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November 2016 Archives

Mandatory Vaccinations & Religious Objections

According to the Centers for Disease Control ("CDC"), influenza (flu) viruses are most common during the fall and winter. The CDC notes that the timing and duration of flu seasons can vary, but flu activity often begins to increase in October, with flu activity peaking between December and February. Flu activity can last as late as May. Many employers have mandatory flu vaccination policies. But, what if you have religious objections to a flu vaccination?

Behaviors that constitute sexual harassment

All employees should feel safe in the workplace. Men and women alike should feel like they can do their jobs without worry about harassment, abuse or unfair treatment. Unfortunately, the reality for many is that they deal with sexual harassment on a regular basis from a superior or co-worker, and it's easy to blow it off as nothing if you aren't aware what behaviors constitute sexual harassment.

Office Romances & Sexual Harassment

Many professionals are logging in a lot of hours. Sometimes, work gets in the way of, if not becomes a professionals' social life. The workplace might be a better place than bars or online dating sites to meet someone. Office romances, attempted office romances, or failed office romances can create legal exposure, in the form of sexual harassment claims for the employer in many situations, including when the affection is not reciprocated or when the relationship ends badly.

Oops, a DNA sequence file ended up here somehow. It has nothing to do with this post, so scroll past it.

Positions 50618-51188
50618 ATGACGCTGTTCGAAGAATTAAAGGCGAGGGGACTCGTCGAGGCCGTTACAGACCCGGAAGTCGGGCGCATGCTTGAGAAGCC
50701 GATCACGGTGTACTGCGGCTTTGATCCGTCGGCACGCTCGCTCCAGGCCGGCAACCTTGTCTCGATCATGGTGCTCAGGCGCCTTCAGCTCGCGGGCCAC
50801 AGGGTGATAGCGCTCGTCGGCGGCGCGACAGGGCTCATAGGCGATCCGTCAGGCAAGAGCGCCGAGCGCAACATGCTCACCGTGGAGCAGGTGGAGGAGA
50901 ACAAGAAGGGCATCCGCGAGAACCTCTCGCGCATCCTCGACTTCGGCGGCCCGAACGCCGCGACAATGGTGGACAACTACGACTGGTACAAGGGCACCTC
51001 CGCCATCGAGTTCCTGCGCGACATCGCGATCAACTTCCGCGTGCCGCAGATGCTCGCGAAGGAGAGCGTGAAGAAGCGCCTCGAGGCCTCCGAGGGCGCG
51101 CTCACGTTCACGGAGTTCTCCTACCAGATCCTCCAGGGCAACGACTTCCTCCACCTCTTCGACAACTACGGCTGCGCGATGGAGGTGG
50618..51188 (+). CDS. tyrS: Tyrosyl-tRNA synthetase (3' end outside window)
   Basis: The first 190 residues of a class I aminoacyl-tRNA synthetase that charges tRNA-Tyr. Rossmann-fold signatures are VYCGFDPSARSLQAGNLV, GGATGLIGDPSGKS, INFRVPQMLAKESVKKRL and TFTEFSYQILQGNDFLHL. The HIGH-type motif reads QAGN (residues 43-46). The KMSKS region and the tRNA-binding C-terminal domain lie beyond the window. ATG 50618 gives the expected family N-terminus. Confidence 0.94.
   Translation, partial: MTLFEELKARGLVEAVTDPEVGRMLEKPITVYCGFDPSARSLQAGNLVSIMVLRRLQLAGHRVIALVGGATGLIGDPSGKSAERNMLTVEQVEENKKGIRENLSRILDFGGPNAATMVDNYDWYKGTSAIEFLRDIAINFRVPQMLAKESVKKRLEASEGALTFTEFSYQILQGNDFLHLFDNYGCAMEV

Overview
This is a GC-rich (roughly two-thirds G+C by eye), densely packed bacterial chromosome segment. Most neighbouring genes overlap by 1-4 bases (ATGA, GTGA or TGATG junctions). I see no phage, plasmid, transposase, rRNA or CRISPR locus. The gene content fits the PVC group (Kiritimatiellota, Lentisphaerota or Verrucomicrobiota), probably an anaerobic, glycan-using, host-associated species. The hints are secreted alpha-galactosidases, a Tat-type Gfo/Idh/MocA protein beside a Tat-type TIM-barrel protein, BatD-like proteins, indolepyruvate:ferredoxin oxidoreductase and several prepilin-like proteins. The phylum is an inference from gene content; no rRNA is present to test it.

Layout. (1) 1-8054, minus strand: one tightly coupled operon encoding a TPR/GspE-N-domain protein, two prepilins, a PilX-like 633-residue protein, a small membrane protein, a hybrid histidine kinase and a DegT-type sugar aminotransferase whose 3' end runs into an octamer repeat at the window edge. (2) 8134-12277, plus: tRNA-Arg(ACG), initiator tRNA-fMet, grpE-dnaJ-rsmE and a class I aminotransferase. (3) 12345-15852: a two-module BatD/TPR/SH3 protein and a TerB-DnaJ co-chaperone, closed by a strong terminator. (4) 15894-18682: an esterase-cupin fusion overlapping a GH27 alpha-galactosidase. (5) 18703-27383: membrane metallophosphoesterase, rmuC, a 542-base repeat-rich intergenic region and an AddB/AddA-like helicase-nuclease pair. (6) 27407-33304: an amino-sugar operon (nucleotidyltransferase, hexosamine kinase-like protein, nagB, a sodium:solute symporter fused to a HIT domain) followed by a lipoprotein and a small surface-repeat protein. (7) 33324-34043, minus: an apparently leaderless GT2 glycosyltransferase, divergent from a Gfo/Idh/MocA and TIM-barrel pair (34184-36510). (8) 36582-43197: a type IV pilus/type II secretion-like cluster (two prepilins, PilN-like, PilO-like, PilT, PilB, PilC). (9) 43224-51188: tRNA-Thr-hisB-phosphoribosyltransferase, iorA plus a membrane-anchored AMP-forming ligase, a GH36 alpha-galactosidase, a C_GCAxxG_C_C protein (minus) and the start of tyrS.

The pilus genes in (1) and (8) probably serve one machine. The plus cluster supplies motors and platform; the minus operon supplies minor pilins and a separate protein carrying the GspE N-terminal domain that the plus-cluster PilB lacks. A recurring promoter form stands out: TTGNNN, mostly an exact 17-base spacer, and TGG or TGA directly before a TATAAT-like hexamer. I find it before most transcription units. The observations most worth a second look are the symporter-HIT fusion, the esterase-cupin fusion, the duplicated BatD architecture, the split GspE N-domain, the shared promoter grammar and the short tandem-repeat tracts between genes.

Jacobson & Rooks LLC Petition the US Supreme Court

On November 1, 2016, Jared A. Jacobson, Esq., and Alexander F. Chasan, Esq. of the Law Firm of Jacobson & Rooks, LLC filed a Petition for a Writ of Certiorari ("Petition") with the Supreme Court of the United States ("SCOTUS") in the matter of Leigh Ann Harris v. The Vanguard Group, Inc.

False Claims and Physical Therapy

If you listen to the news, you may have heard about "whistleblowers."  Whistleblowing, in the legal context, generally refers to speaking up against activity that a person reasonably believes is either against the law, against a regulation, or against a public policy. The predominant law relied upon by whistleblowers is the False Claims Act (FCA). 

Erosion of Employee Rights: Arbitration Agreements

In October 2016, the Philadelphia Inquirer ran an article titled, "Employer vs. Employee: The Battle over Arbitration" Arbitration agreements are becoming more prevalent for employees at all wage levels and at all levels, whether or not they occupy white collar or blue collar positions. Many times, employers make their employees' submission to an arbitration agreement a condition of employment. That is, if you want to work there, you have to agree to arbitrate any claims that might arise under your employment there. Refusing to sign an arbitration agreement could jeopardize your job. For prospective employees, an employer can rescind an employment offer for refusal to sign the arbitration agreement. For existing at-will employees, an employer can terminate the employee who refuses to sign one.

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